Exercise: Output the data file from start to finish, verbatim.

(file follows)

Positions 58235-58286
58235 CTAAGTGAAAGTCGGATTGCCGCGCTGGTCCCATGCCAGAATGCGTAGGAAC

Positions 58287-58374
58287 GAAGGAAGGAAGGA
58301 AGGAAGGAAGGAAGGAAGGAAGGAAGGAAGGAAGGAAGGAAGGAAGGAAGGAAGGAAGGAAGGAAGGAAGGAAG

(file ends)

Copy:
Positions 58235-58286
58235 CTAAGTGAAAGTCGGATTGCCGCGCTGGTCCCATGCCAGAATGCGTAGGAAC

Positions 58287-58374
58287 GAAGGAAGGAAGGA
58301 AGGAAGGAAGGAAGGAAGGAAGGAAGGAAGGAAGGAAGGAAGGAAGGAAGGAAGGAAGGAAGGAAGGAAGGAAG